JERUSALEM — For the first time Israel has made a government-to-government deal with Montenegro for $35 million that will see Elbit Systems provide remote control weapons stations to the Balkan country.
The agreement was inked Dec. 15 in Tel Aviv, Israel, between a Montenegro delegation that included Defence Minister Predrag Boskovic and the Israeli Defense Ministry’s International Defense Cooperation Directorate, known as SIBAT. Other attendees included the Israeli Defense Ministry director general, retired Maj. Gen. Udi Adam, and SIBAT’s retired Brig. Gen. Yair Kulas.
Elbit’s remote control weapons stations are to be mounted on Oshkosh Joint Light Tactical Vehicles manufactured in the United States. The RCWS enables the gunner to fire from within the vehicle and can be used while in motion, according to Elbit. It can be used during the day and night as well as in open areas, urban environments and anti-air scenarios. The company described the 12.7mm system as “lightweight, low silhouette, dual axis and stabilized, mounted externally onboard armored vehicles.”
The general manager of Elbit Systems’ Land and C4I Division, Udi Vered, said the sale of the RCWSs for the JLTV expands the company’s NATO customer base of RCWS operators and strengthens cooperation with Oshkosh.
Past RCWS sales have included a deal with Brazil in 2017, and a separate deal with Canada involving German company Rheinmetall, as well as several recent deals in Asia to unnamed countries.
The contract is to be completed in a three-year period, followed by seven years of logistical support. It follows a deal for Israeli radar systems for the Czech Republic, as well as a German Army contract award to Rafael Advanced Defense Systems. The recent activity reflects a growing trend of Israeli relations and security inroads into Central and Eastern Europe.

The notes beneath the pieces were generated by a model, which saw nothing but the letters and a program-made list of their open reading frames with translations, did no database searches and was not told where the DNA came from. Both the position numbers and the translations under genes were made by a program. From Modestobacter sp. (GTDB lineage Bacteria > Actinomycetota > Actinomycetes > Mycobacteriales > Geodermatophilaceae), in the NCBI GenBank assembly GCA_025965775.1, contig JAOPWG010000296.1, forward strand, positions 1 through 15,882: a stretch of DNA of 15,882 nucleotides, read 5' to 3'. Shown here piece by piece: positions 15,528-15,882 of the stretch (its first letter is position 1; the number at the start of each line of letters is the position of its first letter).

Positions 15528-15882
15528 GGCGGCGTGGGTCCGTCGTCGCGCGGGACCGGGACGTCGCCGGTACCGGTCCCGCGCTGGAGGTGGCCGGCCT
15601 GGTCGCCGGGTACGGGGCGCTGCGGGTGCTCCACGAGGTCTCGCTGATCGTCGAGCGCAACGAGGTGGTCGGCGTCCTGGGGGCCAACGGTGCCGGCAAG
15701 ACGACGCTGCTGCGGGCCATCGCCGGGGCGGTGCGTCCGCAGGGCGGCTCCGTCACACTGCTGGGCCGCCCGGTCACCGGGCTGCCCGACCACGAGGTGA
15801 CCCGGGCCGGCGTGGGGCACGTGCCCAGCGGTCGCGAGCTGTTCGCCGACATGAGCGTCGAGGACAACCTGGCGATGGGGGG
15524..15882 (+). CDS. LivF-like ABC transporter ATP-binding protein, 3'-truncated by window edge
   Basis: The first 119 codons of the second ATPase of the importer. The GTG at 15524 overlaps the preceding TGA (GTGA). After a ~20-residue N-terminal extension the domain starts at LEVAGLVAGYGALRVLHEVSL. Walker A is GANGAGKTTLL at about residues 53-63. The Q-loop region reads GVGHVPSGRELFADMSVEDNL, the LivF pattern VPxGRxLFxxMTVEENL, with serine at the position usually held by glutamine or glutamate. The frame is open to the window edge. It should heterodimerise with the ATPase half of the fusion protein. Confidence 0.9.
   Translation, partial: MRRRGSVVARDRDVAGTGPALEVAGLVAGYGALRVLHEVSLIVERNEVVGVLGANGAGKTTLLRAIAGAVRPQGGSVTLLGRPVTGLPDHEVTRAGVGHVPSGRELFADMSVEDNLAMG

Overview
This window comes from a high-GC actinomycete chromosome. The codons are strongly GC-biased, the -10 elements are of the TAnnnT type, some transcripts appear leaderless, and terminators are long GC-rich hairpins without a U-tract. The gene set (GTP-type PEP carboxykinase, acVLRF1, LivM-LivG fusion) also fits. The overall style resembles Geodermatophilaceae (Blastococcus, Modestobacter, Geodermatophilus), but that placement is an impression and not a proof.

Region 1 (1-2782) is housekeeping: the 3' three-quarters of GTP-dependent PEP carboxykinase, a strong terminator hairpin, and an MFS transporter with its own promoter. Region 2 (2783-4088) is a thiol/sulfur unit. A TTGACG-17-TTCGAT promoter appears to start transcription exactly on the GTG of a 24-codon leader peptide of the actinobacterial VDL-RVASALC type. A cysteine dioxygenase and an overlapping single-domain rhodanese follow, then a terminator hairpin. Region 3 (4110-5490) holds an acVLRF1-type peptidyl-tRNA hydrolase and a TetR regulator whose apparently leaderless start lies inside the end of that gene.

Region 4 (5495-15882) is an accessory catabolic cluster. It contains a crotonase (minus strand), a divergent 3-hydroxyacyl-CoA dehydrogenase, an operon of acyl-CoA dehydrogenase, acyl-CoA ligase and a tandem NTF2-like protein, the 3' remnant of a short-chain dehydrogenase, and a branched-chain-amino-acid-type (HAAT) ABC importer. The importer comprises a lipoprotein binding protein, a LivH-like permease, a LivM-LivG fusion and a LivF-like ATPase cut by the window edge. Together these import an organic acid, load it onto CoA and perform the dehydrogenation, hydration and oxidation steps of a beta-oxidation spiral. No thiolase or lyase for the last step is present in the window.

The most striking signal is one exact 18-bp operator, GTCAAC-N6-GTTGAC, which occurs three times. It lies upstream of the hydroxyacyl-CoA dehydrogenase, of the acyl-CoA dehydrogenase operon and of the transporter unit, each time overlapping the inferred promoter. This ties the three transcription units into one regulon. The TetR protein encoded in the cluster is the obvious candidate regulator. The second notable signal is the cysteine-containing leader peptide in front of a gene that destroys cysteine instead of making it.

Montenegro’s Defence Ministry said in a statement there were two ministerial visits this year to Israel, which were meant to “form the basis for cooperation between the two [defense] ministries in the field of procurement and modernization.” The Balkan country also said the agreement has strategic importance and serves as a stepping stone to expanding cooperation with Israel “since Israel is widely considered a country that has vast experience and technological improvements in the field of defense.”
Montenegro conducted years of market research and wants to increase the firepower of its Army’s light armored vehicles and provide its soldiers with additional protection.
“The Ministry of Defence of Montenegro is striving to equip the armed forces in order to improve its interoperability and ability to meet current security challenges," the ministry noted. The country sees this as a way to secure its national defense and contribute to maintaining peace in the region “on a larger scale.”
Montenegro, which joined NATO in 2017, has sought U.S. support for countering cyberthreats. It has also faced threats from Russia and Serbia related to election meddling, and NATO members have participated in Montenegro-based hybrid warfare drills. Montenegro has a small Army and a population of less than 1 million people. It is in a sensitive region near Albania, Kosovo and Serbia, bordering on areas of intense fighting in the Balkan Wars of the 1990s. It has sought to upgrade its equipment, purchasing 67 of the Oshkosh JLTVs, according to reports in October.
Seth J. Frantzman is the Israel correspondent for Defense News. He has covered conflict in the Mideast since 2010 for different publications. He has experience covering the international coalition against the Islamic State group in Iraq and Syria, and he is a co-founder and executive director of the Middle East Center for Reporting and Analysis.